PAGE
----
Shown here is the Inn at the Park in South Haven, Michigan, located near Lake Michigan. The new building, constructed in 1995, is built upon the basement of a small ranch style house. The new construction adds to the footprint of the former house to create 7,000 square feet of living area. The Inn at the Park is vinyl-sided and has modern comforts such as private bathrooms. However, ornamental details and thirteen fireplaces give the Inn a Victorian flavor.

Neo-Victorian Details include:

  • Scallop-shaped shingles
  • Complicated roofline with many gables
  • Gingerbread ornaments in all eight gable peaks
  • Awnings

In addition, the owners installed stained glass windows from historic harvesters. Displayed along the front facade of the building, the windows add to the Victorian appearance the building.

Making this new home look like a grand "old" Victorian house is an ongoing hobby for owner Carol Ann Hall.

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Finding Plans for Your New Old House

Illustration and floor plans for a three-story country house near Paris, France
Maisons de Campagne des Environs de Paris, c. 1860, by Artist Victor Petit. Image by The Print Collector Heritage Images / Hulton Archive / Getty Images (cropped)

Just about any historic style can be incorporated into a new, or Neo, home design. Neo-Victorian, Neo-Colonial, Neo-Traditional, and Neo-Eclectic houses do not duplicate historic buildings exactly. Instead, they borrow selected details to convey the impression that the house is much older than it really is.

Many builders and house plan catalogs offer "Neo" home designs. Here's just a sampling:

Historic House Plans

Looking for more inspiration? Browse your local library and the Web for original drawings and reproduction house plan catalogs. Mind you, these historic house plans do not contain the detailed specifications required by modern builders. They will, however, illustrate the details and floor plans used on older houses.

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Building New Communities

Illustration of Three Homes for Three Generations in One Community together.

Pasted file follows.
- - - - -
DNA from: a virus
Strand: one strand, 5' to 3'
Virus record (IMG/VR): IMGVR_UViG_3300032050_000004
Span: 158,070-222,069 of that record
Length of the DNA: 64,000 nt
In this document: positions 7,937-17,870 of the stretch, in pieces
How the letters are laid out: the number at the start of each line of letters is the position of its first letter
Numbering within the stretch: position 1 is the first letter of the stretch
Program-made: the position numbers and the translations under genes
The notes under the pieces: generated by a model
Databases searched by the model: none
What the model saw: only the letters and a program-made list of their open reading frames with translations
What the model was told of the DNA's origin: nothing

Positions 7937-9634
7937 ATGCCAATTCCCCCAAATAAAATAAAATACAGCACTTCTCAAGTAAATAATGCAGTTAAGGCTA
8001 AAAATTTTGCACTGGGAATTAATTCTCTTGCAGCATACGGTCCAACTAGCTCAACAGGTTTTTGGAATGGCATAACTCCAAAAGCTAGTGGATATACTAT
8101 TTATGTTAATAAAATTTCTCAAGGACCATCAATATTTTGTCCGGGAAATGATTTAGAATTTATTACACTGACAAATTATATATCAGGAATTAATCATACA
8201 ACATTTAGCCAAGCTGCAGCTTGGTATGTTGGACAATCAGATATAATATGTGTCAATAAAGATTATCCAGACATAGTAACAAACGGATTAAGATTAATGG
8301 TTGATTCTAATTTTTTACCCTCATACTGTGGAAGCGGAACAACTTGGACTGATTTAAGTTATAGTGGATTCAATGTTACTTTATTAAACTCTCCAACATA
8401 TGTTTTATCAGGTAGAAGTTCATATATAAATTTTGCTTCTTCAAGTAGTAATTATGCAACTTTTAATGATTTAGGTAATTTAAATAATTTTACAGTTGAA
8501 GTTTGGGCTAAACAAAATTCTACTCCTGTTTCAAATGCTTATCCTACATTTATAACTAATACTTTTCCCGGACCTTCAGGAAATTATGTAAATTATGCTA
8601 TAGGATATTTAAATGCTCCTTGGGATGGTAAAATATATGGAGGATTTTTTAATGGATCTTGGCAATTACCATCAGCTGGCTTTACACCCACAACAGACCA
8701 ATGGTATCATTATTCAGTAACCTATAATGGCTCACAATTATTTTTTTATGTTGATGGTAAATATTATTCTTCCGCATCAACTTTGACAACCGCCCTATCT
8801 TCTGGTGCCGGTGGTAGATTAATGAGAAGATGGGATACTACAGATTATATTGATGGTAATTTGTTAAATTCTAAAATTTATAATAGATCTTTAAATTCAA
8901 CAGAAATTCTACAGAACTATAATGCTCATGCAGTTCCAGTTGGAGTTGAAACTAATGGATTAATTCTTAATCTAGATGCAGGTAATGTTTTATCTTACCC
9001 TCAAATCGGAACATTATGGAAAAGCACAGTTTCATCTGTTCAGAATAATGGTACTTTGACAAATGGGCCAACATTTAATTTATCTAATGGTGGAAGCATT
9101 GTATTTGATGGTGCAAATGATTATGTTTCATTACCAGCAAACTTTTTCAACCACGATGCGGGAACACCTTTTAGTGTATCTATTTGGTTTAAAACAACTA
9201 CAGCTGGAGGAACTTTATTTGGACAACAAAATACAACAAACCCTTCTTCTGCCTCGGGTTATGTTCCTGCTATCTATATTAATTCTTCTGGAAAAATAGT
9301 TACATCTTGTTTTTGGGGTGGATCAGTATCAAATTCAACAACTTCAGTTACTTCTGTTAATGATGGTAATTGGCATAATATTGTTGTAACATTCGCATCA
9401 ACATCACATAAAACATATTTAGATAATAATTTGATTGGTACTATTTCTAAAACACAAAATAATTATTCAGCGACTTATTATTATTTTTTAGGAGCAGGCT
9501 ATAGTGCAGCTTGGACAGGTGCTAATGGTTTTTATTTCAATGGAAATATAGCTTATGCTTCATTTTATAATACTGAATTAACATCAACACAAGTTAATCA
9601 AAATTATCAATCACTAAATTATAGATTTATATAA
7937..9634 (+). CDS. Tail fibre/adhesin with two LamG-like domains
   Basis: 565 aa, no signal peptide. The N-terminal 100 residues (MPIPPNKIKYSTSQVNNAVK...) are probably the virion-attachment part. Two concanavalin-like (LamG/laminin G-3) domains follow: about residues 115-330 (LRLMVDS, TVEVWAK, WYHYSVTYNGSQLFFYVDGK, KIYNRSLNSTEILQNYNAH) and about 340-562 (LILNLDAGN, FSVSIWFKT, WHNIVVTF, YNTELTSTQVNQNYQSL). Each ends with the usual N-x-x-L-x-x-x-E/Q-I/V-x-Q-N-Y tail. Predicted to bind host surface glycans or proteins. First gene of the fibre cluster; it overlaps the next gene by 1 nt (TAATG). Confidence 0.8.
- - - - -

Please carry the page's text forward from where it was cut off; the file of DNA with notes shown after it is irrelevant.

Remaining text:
Three Homes. Three Generations. One Community. Builder Concept Homes, 2012. Media photo ©2011 James F. Wilson, Courtesy Builder magazine.

Our neighborhoods, too, have roots in the past. Some historians say that suburban neighborhoods existed in ancient times. Others claim that elitist neighborhoods developed in nineteenth century England, when businessmen built small country estates just outside their villages. Suburban American neighborhoods grew when public roads and transportation allowed people to live easily outside the cities. 

As neighborhoods evolved, so, too, has exclusivity. One remembers how segregated the Levittowns were and  how Joseph Eichler was one of the few developers who would sell his real estate to minorities. Professors Edward J. Blakely and Mary Gail Snyder, authors of Fortress America: Gated Communities in the United States, suggest that the trend toward exclusive gated communities leads to misunderstanding, stereotyping, and fear.

So, we ask this—as people turn to new construction of old home styles to suit their modern needs and traditional aesthetics, where will these homes be built? These new consumers may turn to historic community structures, when generations lived together in one house and people walked to work.

Multi-Generational Housing Design

New generations, more affluent than their parents, want everything. People are building houses to accommodate parents, grandparents, and future generations to live together, but not so close! The 2012 International Builders' Show in Orlando, Florida explored the new/old concept of inter-generational communities—"Three Homes. Three Generations. One Community.

The Builder Concept Homes featured three designs for three generations (pictured from left to right):

  • Gen B House, for Baby Boomers born between 1946 and 1964
  • Generation X House, for the next generation, born between 1966 and 1985
  • Generation Y House, for the Millennials or Echo-Boomers born after 1985

Cape Cods in Suburbia is a concept of a previous generation—the parents of Baby Boomers!

The New Urbanism